Superintendent Dave Valenzuela praised Lorna Byrne Middle School personnel at the Dec. 14 Three Rivers School District Board of Directors meeting, held at 3:30 p.m. at Southern Oregon Success Academy in Merlin.
The weekend after Thanksgiving, Valenzuela was informed there was a burst pipe at the middle school.
“Saturday of that weekend I get a call from Mr. Danny Pratt, the principal at Lorna Byrne Middle School, and he said that the school split, a ceiling pipe had burst and they couldn’t get a part so school was not going to be able to take place on Monday because there would be no heat,” Valenzuela recalled.
The superintendent recounted a group effort to repair the damage as the weekend unfolded so that school would not need to be delayed.
“Mr. Pratt and his family gathered up a couple shop vacs and went out to Lorna Byrne to start cleaning up and called a few people – Jim Bungie, our maintenance director, got involved – and they went out and essentially, long story short, they found parts from different places, they got in the ceiling and fixed this broken pipe and then some maintenance folks got involved on Sunday. Don Mannion went out and essentially all these people, the custodians pitched in during the weekend, late at night; the office manager (Sandy Madden) was out there, because the staff knew how important it was for those students to return to school on Monday after being out since last Tuesday.”
Valenzuela went on, “They went above and beyond, they went the extra mile, and they got school open Monday morning.”
He added that the only sign something was amiss was a slight “wet dog smell” in the school.
Later, during the superintendent’s report, Valenzuela focused on how switching to a four-day school week has impacted the district and fact-checking some of the “misinformed and inaccurate” “rhetoric” surrounding the subject.
He opined that they are in the midst of the first “normal” school year since instituting the four-day week, recalling that the governor’s shelter in place order was issued the very day after the TRSD board voted unanimously to cut Fridays from the schedule, which turned into canceling the remainder of the 2019/2020 school year.
“Here we are in the 2022/2023 school year,” said Valenzuela. “This would be our third year after voting to go to a four-day school week and I would argue with anyone that this is our first normal school year of implementation of a four-day school week.”
Getting into the stats, the superintendent stated TRSD high school students receive 413 instructional minutes per day, compared to 366 at neighboring school districts; students get 236 instructional minutes in each class per week at TRSD high schools, compared to 244 at neighboring districts.
“We are off by eight minutes per class per week in a four-day school week… Over the course of a week that isn’t a great deal,” Valenzuela concluded.
He added that TRSD only starts school seven minutes earlier than neighboring districts and students stay 26 minutes later.
According to Valenzuela, a lot of factors will be considered over the following 18 months when appraising whether the four-day week is an overall success or failure. One such factor is financial savings, which Valenzuela expects to see. He added that “cost was the driver initially.” However, he said that cost turned into a “tertiary at best reason” after the process of converting to a four-day week was completed.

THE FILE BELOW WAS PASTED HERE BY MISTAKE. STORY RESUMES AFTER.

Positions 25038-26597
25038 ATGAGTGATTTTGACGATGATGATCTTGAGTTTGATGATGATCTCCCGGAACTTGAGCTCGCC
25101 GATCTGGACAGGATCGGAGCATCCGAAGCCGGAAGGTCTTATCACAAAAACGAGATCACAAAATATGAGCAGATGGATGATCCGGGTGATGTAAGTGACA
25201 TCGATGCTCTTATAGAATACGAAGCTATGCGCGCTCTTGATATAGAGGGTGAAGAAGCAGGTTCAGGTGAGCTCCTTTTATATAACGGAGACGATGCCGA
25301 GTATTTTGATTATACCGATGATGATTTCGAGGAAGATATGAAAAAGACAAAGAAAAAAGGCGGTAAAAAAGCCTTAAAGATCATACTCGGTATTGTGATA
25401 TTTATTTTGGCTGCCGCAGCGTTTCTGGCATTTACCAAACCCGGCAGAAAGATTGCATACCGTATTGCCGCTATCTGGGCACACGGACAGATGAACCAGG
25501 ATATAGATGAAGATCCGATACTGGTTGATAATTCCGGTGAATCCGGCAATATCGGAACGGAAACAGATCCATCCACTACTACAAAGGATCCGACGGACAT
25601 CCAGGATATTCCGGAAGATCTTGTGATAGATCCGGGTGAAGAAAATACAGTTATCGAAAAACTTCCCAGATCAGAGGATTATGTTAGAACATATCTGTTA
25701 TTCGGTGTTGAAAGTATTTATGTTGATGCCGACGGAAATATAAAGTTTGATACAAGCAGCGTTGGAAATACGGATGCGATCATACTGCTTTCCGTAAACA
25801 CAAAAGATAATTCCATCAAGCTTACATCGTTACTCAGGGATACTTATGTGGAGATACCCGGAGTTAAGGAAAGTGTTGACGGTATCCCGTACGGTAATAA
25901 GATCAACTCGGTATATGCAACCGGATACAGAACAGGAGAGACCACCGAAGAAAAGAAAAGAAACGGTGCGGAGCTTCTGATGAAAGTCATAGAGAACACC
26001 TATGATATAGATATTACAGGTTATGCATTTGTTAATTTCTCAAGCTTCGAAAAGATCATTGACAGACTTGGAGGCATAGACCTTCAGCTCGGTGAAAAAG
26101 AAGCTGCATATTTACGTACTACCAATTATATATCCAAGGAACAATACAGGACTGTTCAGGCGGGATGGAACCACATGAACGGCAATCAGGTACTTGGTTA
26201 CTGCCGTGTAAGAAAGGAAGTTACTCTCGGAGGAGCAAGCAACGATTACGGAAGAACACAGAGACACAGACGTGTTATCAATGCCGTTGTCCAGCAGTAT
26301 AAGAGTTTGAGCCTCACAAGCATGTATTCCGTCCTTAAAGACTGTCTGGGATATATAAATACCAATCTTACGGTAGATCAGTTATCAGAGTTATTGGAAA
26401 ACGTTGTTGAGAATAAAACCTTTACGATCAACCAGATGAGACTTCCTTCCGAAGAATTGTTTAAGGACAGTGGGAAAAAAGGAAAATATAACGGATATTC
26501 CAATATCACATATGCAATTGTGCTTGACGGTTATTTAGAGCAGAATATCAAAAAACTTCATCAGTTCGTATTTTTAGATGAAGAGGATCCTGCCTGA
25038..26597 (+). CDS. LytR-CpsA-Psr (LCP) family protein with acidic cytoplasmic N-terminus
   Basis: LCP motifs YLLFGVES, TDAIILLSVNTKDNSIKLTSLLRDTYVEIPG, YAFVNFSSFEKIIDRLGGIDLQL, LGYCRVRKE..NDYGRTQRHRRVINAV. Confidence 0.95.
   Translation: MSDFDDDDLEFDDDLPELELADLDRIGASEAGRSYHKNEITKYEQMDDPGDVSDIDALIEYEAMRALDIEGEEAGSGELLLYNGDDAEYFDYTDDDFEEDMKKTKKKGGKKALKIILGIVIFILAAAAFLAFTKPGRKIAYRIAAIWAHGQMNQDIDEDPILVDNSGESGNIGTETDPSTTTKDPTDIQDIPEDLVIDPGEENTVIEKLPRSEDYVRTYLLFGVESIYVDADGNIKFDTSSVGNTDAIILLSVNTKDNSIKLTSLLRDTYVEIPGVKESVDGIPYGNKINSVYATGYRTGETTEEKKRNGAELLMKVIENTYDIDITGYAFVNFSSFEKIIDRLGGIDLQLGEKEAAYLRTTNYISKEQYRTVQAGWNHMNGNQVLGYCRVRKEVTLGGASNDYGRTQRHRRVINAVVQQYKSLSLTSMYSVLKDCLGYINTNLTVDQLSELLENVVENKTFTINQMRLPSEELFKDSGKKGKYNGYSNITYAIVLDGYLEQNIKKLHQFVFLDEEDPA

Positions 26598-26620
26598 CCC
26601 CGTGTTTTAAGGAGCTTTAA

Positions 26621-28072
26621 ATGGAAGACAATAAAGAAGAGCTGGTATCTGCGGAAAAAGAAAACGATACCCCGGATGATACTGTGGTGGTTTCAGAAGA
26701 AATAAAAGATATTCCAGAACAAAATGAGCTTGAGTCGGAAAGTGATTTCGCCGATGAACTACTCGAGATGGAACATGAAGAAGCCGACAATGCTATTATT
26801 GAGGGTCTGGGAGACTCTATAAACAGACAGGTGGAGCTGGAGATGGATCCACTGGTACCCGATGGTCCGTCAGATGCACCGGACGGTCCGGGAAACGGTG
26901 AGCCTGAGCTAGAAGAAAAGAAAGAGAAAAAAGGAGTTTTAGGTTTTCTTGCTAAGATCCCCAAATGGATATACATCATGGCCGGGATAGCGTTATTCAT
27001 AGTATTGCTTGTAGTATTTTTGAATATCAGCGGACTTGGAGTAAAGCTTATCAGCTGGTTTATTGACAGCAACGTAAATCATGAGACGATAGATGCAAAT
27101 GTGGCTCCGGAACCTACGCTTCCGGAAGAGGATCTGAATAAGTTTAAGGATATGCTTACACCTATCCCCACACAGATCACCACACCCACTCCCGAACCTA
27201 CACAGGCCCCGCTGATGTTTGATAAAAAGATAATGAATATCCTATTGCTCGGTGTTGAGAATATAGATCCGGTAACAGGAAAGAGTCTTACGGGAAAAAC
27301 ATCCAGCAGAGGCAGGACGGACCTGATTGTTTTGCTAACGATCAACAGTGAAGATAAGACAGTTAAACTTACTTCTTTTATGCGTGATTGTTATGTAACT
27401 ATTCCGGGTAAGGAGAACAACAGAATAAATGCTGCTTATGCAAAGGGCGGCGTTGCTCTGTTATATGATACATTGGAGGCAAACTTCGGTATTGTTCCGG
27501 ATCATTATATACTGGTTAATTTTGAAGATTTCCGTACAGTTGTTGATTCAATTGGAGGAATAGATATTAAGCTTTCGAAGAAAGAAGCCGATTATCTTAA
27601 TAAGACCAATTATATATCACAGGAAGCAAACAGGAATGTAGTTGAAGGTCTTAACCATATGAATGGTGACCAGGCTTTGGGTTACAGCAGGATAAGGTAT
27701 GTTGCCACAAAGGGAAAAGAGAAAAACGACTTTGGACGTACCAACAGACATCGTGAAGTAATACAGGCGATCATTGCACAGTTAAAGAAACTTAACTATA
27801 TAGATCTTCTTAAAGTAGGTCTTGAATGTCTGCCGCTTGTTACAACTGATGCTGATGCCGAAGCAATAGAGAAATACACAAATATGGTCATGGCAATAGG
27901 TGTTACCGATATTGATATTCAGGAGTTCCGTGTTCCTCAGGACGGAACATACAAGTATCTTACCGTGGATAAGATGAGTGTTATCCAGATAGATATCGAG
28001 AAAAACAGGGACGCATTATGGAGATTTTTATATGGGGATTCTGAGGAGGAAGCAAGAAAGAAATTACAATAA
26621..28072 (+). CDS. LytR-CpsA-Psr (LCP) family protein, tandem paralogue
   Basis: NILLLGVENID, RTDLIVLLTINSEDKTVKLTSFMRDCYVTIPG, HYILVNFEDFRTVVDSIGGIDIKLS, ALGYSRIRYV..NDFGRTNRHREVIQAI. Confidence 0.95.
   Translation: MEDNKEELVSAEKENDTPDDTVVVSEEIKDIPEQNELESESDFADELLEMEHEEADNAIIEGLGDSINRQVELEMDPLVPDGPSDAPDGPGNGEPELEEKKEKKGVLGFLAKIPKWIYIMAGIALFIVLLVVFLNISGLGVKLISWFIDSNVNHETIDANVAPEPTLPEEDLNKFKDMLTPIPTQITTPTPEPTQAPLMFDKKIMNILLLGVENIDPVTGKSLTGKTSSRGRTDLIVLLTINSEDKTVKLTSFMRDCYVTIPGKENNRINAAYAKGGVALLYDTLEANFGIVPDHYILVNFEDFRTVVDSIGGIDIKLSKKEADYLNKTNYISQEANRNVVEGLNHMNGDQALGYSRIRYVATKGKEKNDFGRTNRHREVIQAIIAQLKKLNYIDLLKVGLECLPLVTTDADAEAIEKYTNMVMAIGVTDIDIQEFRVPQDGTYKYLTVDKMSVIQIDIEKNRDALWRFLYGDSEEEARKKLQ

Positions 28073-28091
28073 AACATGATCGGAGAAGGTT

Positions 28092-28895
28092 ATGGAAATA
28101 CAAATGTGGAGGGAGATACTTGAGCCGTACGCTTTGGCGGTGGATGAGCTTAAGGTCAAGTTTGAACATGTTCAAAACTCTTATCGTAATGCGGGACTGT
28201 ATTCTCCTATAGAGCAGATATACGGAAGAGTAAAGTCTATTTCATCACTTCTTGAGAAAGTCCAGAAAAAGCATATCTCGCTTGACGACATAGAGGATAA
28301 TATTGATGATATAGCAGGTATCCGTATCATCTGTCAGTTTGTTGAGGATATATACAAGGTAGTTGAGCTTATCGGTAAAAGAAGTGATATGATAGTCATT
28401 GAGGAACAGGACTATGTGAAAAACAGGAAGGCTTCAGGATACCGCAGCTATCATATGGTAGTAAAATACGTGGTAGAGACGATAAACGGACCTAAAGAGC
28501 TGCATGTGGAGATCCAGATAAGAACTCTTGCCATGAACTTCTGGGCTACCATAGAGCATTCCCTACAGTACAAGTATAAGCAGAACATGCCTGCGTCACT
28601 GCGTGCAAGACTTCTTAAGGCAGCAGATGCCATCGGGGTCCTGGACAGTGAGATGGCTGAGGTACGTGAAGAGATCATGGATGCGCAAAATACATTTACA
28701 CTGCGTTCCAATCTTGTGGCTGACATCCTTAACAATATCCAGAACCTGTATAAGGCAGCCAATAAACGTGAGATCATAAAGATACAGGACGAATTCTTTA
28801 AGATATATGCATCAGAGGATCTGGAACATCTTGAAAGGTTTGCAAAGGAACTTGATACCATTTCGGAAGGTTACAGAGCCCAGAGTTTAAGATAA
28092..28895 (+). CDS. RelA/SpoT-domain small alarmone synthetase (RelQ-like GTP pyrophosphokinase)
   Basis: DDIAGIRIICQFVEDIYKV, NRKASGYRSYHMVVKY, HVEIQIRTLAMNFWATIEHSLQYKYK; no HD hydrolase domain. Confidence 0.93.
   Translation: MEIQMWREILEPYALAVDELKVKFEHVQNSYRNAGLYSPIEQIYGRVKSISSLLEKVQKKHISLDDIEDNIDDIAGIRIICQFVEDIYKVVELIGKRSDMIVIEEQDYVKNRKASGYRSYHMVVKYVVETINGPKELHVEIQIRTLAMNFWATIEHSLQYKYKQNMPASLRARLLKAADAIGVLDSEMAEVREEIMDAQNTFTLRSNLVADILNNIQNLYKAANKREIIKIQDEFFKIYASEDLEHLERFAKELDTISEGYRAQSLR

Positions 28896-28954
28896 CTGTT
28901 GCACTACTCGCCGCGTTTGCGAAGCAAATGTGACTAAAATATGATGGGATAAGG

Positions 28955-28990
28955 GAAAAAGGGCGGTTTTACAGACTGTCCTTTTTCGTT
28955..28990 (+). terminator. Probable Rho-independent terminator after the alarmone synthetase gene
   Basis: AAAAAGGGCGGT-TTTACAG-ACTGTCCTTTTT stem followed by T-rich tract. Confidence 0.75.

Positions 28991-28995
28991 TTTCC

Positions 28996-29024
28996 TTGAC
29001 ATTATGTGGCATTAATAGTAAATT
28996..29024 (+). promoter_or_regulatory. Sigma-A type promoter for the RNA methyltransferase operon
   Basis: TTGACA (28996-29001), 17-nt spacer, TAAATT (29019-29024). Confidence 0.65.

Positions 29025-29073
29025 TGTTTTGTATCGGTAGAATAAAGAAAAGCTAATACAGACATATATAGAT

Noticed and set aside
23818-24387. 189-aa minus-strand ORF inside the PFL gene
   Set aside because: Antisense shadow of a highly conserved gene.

The superintendent said a committee will be formed to examine how the four-day school week effects multiple facets of the district, including: academic achievement and growth; staff recruitment and retention; staff satisfaction and well-being; student enrollment; student satisfaction and well-being; staff absenteeism and substitute utilization; safety; and impact on overall climate and culture.
Valenzuela said he appointed Damien Crowson to be the chair of this new committee. In March, this committee is expected to start delivering regular reports to the board.
As far as safety is concerned, Valenzuela used an argument he attributed to Board Member Rich Halsted that with one of the most dangerous roads in the nation, Redwood Hwy, within the district, keeping buses and commuters off it every Friday is a benefit.
Board Chair Jennifer Johnstun noted that the district should consider that any impact to staff recruitment and retention may be due to the pandemic instead of the four-day school week implementation.
During the board’s ‘Say Something Positive’ segment, Zone I Board Member Jenn Searle gave a shout-out to school nurses and their support staff.
“I’m sure all over the district, but I know here in the Illinois Valley we are elbows deep in all sorts of illnesses and viruses and we are in the throes of the cold and flu season,” said Searle.
She added, “School nurses and the support staff are right on the front lines helping keep our children healthy and comforting them when they are not feeling well until the parents can get there and I just wanted to say thank you to all of them for doing what they do.”
The Illinois Valley High School December newsletter boasted of the results yielded from its Academic Enhancement Program, stating, “The Academic Enhancement Program at Illinois Valley High School has been recovering credits and finishing classes at a record high pace. Just 11 weeks into the school year we have finished 189 classes, transcribed 92.75 credits, credentialed three GED students and graduated one. This success comes from a lot of factors: we are supported by all of the administration staff in the Three Rivers School District, we have a great environment for students to be successful and our staff cares about all of our students.”
The TRSD Board of Directors holds their next meeting tonight at their board office at 6 p.m.